We live in a world awash with cameras. I’m amazed to realise that between us, my wife and I have nine digital cameras. Today, photography is ubiquitous - but it wasn't always so. In fact, it was 175 years ago this year that two men, one in Britain and one in France invented photography - and I’ve just read a fascinating book about it.
And a fascinating story it is too.
The two men were very different in background and temperament, as is revealed by the names of their inventions. Daguerre, the self-made man, entrepreneur and self-promoter named his process the Daguerrotype. Talbot, the introspective scientist and “gentleman”, eventually named his process the Calotype, from the Greek “kalos” meaning beautiful.
Differences between the two go further. Talbot was one of those remarkable nineteen century polymaths. A member of the Royal Society, he left vast quantities of notebooks and letters, so that we know how he developed his process. By comparison, Daguerre left virtually nothing, meaning that the authors had to piece together the process of invention.
In reading this book, I was struck both by how different the world of 1839 was to our era - and how they are much the same. One extraordinary difference was the value of the negative. The Calotype produced a negative, whereas the Daguerrotype produced a positive image. To our minds, the advantage of the Calotype over its rival is obvious, but in 1839, the negative was seen as a serious drawback. People wanted positive images as provided by the Daguerrotype - and it was the preferred form of photography for a couple of decades.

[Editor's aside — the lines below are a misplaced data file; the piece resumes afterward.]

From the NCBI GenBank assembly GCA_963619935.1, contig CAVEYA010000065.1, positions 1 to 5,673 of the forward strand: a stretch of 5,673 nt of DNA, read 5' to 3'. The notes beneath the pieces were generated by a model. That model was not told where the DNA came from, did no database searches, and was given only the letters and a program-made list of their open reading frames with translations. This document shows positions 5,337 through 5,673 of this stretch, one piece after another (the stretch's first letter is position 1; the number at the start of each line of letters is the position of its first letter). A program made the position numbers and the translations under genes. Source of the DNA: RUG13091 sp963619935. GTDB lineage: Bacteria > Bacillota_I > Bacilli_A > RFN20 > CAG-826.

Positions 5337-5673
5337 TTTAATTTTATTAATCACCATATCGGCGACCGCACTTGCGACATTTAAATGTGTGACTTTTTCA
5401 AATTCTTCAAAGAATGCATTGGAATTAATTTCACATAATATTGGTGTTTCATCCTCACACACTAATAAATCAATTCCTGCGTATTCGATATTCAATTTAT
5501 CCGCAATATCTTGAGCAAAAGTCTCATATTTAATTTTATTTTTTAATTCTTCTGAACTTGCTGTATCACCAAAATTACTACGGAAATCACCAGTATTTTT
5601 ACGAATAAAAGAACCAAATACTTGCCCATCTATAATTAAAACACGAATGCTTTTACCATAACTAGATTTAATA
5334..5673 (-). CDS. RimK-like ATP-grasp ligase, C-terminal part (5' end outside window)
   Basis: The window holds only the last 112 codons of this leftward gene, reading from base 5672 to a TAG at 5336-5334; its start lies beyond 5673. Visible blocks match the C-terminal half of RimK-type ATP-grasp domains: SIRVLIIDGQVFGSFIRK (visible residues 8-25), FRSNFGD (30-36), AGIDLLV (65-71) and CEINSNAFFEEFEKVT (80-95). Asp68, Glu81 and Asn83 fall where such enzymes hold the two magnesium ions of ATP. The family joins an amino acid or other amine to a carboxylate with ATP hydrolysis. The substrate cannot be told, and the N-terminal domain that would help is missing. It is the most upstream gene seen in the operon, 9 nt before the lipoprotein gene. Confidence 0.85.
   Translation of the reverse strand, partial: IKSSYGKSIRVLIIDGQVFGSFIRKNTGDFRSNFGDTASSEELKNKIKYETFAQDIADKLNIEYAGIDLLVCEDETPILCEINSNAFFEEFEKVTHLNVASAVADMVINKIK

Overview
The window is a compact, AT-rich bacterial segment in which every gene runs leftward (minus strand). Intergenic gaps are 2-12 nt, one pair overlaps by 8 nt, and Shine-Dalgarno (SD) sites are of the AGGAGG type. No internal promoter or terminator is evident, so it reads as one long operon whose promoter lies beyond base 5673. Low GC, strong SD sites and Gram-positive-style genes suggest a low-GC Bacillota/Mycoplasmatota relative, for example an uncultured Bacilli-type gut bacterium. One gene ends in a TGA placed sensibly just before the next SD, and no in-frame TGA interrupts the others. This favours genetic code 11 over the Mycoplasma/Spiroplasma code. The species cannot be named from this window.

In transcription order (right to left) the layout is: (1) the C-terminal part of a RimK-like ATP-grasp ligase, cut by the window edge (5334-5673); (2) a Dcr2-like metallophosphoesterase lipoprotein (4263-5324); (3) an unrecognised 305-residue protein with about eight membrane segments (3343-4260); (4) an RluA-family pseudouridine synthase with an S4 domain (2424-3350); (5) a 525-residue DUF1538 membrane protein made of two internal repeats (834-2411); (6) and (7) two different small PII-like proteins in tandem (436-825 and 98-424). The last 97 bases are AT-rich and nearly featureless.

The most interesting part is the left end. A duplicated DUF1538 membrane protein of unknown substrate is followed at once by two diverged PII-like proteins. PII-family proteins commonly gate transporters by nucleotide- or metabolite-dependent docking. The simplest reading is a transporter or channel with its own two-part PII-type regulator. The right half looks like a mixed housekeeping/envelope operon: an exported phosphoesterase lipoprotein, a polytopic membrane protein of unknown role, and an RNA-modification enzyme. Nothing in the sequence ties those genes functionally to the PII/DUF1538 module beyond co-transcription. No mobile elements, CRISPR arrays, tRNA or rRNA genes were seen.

Some of the differences between then and now reflect the technology. For instance, the earliest images were of landscapes and buildings, rather than people. The reason? A 15 minute exposure doesn’t lend itself to photographing people. As technology advanced, so did portraiture and for the first time in history, ordinary people could have images of loved ones.
And speaking of technology: I was delighted to see that the “fixer” used by both men to remove excess silver halide (and thus prevent the images going black) was hyposulphite of soda or “hypo” (sodium thiosulphate). Those of you who have experienced the magic of an image emerging from a sheet of paper in a darkroom will remember hypo well, as the fixer used to this day.
But I digress …
In 1839, the advent of photography was a game changer. In some ways it could have been described (as was the LASER) as a solution in search of a problem. People found novel and unexpected uses for this new technology - such as in law enforcement. We expect to see images of an escaped criminal; but this use had to be invented.
But the book also illustrates how little some things have changed. To this day, Talbot is criticised in some circles for patenting the Calotype. Yet he was forced to do this to prevent others patenting his process - and locking him out of his own technology. As it was, he was very generous with his patents: amateurs could use his process for free. By comparison, Daguerre the entrepreneur patented his process - and was treated as a hero of France.
There’s much too much in this book to cover in this review. It’s a great read - whether you are interested in photography, or simply in the similarities and differences of a society 175 years in the past.
Capturing the Light by Roger Watson and Helen Rappaport. Pan Books 2014.